For a few weeks before the midterm elections, Sen. Rand Paul, the Kentucky Republican expected to contend for the GOP presidential nomination in 2016, seemed to have made the decision to move toward the center, at least with regard to his public statements about both policy and politics.
In remarks to the Center for the National Interest in New York City on October 24, Paul appeared to distance himself from the neo-isolationist views of his father, former Rep. Ron Paul. Liberally quoting Ronald Reagan on the issue of muscular foreign policy, Rand Paul assured the Republican establishment that he was not against using the U.S. military to intervene in conflicts overseas.
Making the rounds of the Sunday shows just two days before the election, Paul was the seeker of consensus. Citing the support in both parties for infrastructure spending, he said he urged his fellow lawmakers to come together on the issue. “Let’s rebuild America,” he said. “Let’s do some nation building of America first. I think we can pass that. There’s bipartisan support.”
Then there was his dogged support of Washington’s foremost exemplar of the Republican establishment, Sen. Mitch McConnell, his fellow Kentuckian, for whom he campaigned tirelessly and whose candidacy for Senate Majority Leader he promised to support.
This was not the Rand Paul who closed down the Senate with a nearly 13-hour filibuster of John O. Brennan’s nomination to run the CIA in 2013, or the Rand Paul who voted to shut down the federal government in the fall of 2013. Heck, it wasn’t even the Rand Paul of June 2014, who urged the party to be more aggressively conservative.
For a while, it looked as though Paul was trying to moderate his image in advance of his effort to win the GOP presidential nomination. Then came election night.
As the returns filtered in, Paul began gleefully trolling Hillary Clinton, the Democrats’ likely 2016 nominee, on Twitter and Facebook, flagging pictures of Clinton campaigning with losing Democratic candidates with the hashtag #HillarysLosers.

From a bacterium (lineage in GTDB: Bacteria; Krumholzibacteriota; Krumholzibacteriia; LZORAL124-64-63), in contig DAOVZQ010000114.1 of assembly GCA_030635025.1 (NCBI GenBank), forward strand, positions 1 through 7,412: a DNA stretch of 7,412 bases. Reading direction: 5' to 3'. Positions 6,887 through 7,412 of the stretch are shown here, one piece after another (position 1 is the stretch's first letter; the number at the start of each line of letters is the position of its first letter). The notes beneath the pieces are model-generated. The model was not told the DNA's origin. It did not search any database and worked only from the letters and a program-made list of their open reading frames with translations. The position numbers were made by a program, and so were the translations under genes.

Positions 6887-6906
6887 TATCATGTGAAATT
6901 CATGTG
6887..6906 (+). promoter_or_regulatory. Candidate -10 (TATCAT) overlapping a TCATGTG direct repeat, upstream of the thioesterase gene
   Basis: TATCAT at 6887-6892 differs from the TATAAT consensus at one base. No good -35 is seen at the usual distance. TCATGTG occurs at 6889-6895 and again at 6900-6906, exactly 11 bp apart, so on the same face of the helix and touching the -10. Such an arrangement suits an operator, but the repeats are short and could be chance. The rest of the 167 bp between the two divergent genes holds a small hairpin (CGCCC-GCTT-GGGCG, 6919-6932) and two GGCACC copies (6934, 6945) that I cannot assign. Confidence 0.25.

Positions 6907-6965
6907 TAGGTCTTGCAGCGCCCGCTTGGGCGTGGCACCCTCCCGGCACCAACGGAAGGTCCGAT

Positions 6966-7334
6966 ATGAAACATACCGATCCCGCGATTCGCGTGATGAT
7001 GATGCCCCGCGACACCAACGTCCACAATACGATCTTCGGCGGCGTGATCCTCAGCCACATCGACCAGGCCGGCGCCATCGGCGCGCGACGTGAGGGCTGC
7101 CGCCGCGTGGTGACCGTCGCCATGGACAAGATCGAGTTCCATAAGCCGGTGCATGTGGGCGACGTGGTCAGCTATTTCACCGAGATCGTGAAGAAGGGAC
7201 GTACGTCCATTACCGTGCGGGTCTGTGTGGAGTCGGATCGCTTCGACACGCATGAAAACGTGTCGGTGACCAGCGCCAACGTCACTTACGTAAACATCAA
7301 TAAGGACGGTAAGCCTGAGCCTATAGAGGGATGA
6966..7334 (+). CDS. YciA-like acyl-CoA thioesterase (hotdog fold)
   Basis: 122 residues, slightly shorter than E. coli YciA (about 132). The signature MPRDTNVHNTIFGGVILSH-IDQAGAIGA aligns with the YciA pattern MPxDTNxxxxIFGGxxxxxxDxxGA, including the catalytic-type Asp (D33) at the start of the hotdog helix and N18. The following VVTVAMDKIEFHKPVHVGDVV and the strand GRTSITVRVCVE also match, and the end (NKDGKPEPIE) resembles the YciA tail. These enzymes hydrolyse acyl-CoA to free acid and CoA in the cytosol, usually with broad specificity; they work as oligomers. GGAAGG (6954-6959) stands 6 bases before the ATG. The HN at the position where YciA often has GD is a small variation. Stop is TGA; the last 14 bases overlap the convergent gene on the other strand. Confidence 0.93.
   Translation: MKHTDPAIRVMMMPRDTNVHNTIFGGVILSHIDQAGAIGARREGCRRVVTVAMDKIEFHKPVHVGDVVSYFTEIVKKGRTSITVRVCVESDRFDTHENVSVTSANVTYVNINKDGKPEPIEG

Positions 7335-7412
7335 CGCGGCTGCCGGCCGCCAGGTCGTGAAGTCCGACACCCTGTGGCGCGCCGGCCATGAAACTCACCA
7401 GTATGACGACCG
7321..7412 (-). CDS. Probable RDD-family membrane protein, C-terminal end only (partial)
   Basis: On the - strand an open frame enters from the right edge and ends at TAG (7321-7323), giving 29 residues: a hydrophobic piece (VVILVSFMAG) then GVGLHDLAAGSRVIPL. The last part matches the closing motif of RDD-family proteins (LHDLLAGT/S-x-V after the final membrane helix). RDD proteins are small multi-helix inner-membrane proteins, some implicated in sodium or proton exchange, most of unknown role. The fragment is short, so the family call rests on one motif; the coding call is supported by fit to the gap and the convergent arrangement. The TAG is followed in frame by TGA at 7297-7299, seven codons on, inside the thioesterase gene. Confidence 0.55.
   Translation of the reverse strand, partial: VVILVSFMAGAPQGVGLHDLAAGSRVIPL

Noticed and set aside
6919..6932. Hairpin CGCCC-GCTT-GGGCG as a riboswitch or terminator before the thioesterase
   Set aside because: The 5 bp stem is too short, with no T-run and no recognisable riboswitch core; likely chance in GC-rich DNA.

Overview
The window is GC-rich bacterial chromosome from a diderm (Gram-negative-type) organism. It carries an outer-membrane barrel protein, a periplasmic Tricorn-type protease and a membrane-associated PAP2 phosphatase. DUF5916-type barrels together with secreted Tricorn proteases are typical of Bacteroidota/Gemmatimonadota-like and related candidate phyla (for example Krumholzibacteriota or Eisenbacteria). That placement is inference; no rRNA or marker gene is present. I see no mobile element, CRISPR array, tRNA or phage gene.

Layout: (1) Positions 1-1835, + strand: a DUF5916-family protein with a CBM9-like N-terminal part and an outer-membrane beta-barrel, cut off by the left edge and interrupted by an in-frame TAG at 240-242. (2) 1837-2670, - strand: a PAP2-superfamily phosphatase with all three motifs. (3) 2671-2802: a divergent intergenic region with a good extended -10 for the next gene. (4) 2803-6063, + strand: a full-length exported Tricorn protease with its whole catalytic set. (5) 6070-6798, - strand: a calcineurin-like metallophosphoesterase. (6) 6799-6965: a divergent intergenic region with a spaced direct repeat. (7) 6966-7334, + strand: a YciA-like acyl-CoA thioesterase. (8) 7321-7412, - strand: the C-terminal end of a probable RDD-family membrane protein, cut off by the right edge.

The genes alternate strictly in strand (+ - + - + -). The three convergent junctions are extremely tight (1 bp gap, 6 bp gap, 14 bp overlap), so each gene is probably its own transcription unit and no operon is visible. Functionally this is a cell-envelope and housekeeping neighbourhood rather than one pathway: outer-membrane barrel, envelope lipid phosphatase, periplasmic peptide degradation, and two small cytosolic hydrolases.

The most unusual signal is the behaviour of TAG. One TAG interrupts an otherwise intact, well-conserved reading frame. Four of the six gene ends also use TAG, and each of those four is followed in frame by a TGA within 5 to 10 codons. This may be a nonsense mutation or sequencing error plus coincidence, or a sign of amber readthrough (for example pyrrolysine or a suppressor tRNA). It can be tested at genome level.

In an interview with Politico published on Sunday, Paul, 51, took his efforts to undermine Clinton a step farther, subtly suggesting that she may be too old to handle the strain of campaigning for president, though he never actually used the word “old.” (Hillary Clinton is 67.)
“I think all the polls show if she does run, she’ll win the Democrat nomination,” said Paul. “But I don’t think it’s for certain. It’s a very taxing undertaking to go through. It’s a rigorous physical ordeal, I think, to be able to campaign for the presidency.”
The Politico article, incidentally, also revealed that the as-yet unofficial Paul campaign will be headquartered in Louisville and that key advisors met in Washington the day after the election.
Clinton has not been Paul’s only target in the week since the election.
In remarks at McConnell’s victory celebration, Paul promised an unrelenting assault on President Obama by a Republican-controlled Congress. Lawmakers would send bill after bill to the White House challenging the administration’s accomplishments “until he wearies of it.”
On Monday, the day after his interview with Politico was published, Paul issued a 1,200-word broadside against the Obama administration in The Daily Beast. Under the headline “Obama’s ISIS War Is Illegal,” Paul blasted the president and both parties in Congress over their role in the ongoing attacks on the terror group ISIS in Iraq and Syria.
The president, he argued, “is acting like a king” by failing to secure congressional authorization for the deployment of troops to Iraq – a deployment he said is a violation of the War Powers Act.
But he spared some criticism for his fellow conservatives as well.
“Conservatives have rightly decried President Obama’s unconstitutional executive action on Obamacare—and his promises to do the same with immigration,” he wrote. “With both branches of Congress now under Republican control, we should act to halt those power grabs, too.
“But conservatives can’t simply be angry at the president’s lawlessness when they disagree with his policies. They should end their conspicuous silence about the president’s usurpation of Congress’ sole authority to declare war—even if (especially if) they support going after ISIS, as I do.”
Why Paul stashed his combativeness away for a few weeks prior to November 4 is anybody’s guess. Maybe party leaders asked him to dial it back in advance of the election so as not to spook Democrats into higher turnout. Maybe he was experimenting with a new look that, in the end, he decided didn’t really suit him.
Assuming the change in tone was conscious and that the reversion to form after the election was, too, it does suggest one thing about Paul that should inform people looking at him as a potential 2016 candidate: He is capable of a degree of message discipline that not all of his colleagues in the GOP have demonstrated over the past few years, many of them to their regret.
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